From Designer Coco Chanel to model Casey Legler (with all of you inbetween)

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From Designer Coco Chanel to model Casey Legler (with all of you inbetween)

“Fashion is not something that exists in dresses only. Fashion is in the sky, in the street, fashion has to do with ideas, the way we live, what is happening.” -  Coco Chanel

From the mad pulse on the digital streets today of LGBTQ fashion design and modeling, these words offered by French fashion designer Coco Chanel hold true today.  Alternative masculine fashion is hitting a high as more fashion designers, seamstresses, pattern makers, etsy & FB entrepeneurs, and models are coming out or coming into the limelight for their brave and adventureous contributions to a world where butch / masculine cis-gendered women and transmen have increasingly more opportunities to purchase a shirt, suit, shoe, bowtie, or pair of britches made Just For Their (our) Bodacious Bods.

How excellent that Ford Models signed on art maker Casey Legler  as one of their “male models.”  Seriously, how hot is it to shatter the glass ceiling?!  Check out the’s video interview with Casey here.   Casey identifies as female and Ford employs her as a male model, and while that particular syntaxical dance may not speak outrightly to the concerns of trans man emobiment, it does offer cis-gendered butches, studs, ags, bulldaggers and other female masculines some very flattering visibility.  And, what’s exciting is that Legler’s presence as a male model means that, really, the industry can no longer legitimately function on the assumption that all ‘men’ nor ‘masculinity’ belongs to or is possessed by bio-male models!  The cat’s out of the bag officially.  Finally we’re able to see the shifts encouraged by early male impersonators, drag kings, trans men, and queer/trans theory taken up by the fashion industry and, more importantly, the media.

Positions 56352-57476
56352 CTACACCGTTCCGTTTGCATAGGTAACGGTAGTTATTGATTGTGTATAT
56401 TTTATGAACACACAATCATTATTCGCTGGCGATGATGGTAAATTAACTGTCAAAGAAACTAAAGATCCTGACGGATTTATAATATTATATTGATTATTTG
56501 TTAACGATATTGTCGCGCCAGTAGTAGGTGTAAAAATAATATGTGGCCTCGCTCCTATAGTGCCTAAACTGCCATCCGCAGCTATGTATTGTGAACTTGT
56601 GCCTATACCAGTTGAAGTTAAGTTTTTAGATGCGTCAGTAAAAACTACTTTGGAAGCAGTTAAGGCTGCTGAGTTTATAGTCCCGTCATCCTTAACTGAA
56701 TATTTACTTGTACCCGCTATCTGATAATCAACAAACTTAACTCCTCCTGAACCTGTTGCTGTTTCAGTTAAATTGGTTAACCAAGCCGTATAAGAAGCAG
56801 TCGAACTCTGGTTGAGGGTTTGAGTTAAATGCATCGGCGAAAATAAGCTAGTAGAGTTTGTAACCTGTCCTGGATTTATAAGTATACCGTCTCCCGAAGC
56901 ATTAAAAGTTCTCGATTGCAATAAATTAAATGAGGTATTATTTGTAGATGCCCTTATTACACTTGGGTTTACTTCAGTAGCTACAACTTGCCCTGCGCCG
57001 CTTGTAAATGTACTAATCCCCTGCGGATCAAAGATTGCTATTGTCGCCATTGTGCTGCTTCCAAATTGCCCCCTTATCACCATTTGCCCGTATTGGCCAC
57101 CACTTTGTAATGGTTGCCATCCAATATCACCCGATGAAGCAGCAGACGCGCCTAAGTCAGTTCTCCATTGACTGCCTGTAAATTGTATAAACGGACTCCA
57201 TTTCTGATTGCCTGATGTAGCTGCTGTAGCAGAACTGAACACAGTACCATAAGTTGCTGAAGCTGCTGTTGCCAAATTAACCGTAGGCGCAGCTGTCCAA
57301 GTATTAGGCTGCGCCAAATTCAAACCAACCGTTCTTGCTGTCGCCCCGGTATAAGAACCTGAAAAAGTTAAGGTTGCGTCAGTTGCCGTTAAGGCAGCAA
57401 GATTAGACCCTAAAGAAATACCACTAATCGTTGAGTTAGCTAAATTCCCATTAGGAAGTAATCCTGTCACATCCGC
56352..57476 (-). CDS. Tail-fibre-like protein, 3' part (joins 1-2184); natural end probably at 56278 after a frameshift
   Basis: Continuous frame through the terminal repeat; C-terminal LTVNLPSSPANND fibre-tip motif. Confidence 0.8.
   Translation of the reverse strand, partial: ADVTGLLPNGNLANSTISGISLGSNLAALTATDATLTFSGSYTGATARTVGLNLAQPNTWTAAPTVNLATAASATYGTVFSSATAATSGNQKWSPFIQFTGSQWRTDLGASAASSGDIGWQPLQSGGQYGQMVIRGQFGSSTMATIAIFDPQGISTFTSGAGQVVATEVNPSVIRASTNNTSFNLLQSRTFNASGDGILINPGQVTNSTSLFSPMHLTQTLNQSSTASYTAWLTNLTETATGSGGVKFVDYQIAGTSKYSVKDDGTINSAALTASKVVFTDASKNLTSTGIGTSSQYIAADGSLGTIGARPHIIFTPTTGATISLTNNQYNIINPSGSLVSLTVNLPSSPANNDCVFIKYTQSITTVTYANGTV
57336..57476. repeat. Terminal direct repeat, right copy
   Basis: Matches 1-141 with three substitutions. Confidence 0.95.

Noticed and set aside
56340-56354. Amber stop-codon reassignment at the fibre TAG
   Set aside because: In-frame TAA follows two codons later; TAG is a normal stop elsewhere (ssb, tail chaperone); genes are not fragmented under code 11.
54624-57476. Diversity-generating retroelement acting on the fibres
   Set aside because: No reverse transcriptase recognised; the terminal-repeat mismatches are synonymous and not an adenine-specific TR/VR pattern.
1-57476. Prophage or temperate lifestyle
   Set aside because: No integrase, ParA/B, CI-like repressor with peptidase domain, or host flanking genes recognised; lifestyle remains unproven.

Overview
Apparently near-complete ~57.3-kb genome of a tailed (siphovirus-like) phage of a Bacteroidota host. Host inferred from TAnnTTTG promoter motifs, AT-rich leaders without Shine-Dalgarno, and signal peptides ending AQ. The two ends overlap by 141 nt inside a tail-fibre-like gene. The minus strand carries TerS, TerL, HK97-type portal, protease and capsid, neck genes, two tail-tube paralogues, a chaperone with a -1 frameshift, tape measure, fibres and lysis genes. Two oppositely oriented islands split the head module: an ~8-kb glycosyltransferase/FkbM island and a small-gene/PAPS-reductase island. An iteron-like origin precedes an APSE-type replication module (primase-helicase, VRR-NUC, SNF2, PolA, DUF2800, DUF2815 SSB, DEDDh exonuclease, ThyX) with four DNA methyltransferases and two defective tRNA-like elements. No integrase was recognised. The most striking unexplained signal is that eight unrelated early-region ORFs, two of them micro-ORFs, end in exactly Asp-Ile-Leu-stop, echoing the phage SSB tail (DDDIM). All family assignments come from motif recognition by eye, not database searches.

Casey Legler, male Ford Model

It’s an exciting time. The work of many of you queer innovators and LGBT’s have been doing for years and years — in art, in social justice work, in photography, portraiture, leather production, costuming, thrifting, fashion writing, etc etc etc. — is coming to a new place of recognition in the international, visible marketplace.  For better or worse, the market is feeling our heat!

We’re giving a nod as well to early fashion pioneer Coco Chanel for her work in gender-bending and fashion. While Chanel has become a brand and symbol of conservative, white, upper class America, there’s some juice to her early days worth remembering.  We don’t applaud her or her company’s participation in the worst aspects of the Paris-centric fashion industry (you should check out scholar Dorine Kondo’s analysis of the fashion industry’s Euro-centrism in her book About Face).  But we do like the flavor of her persistance, courage, and  vision. In her day, Chanel provided something for women and free thinkers that did not, sartorially or semiotically, yet exist:  Not just “men’s wear” appropriated to the world of “women’s fashion,” but also an expansive sense of what fashion is.

 French fashion designer Gabriel “Coco” Chanel, portrait by Man Ray (1935)


This piece was first published at Queer + Couture.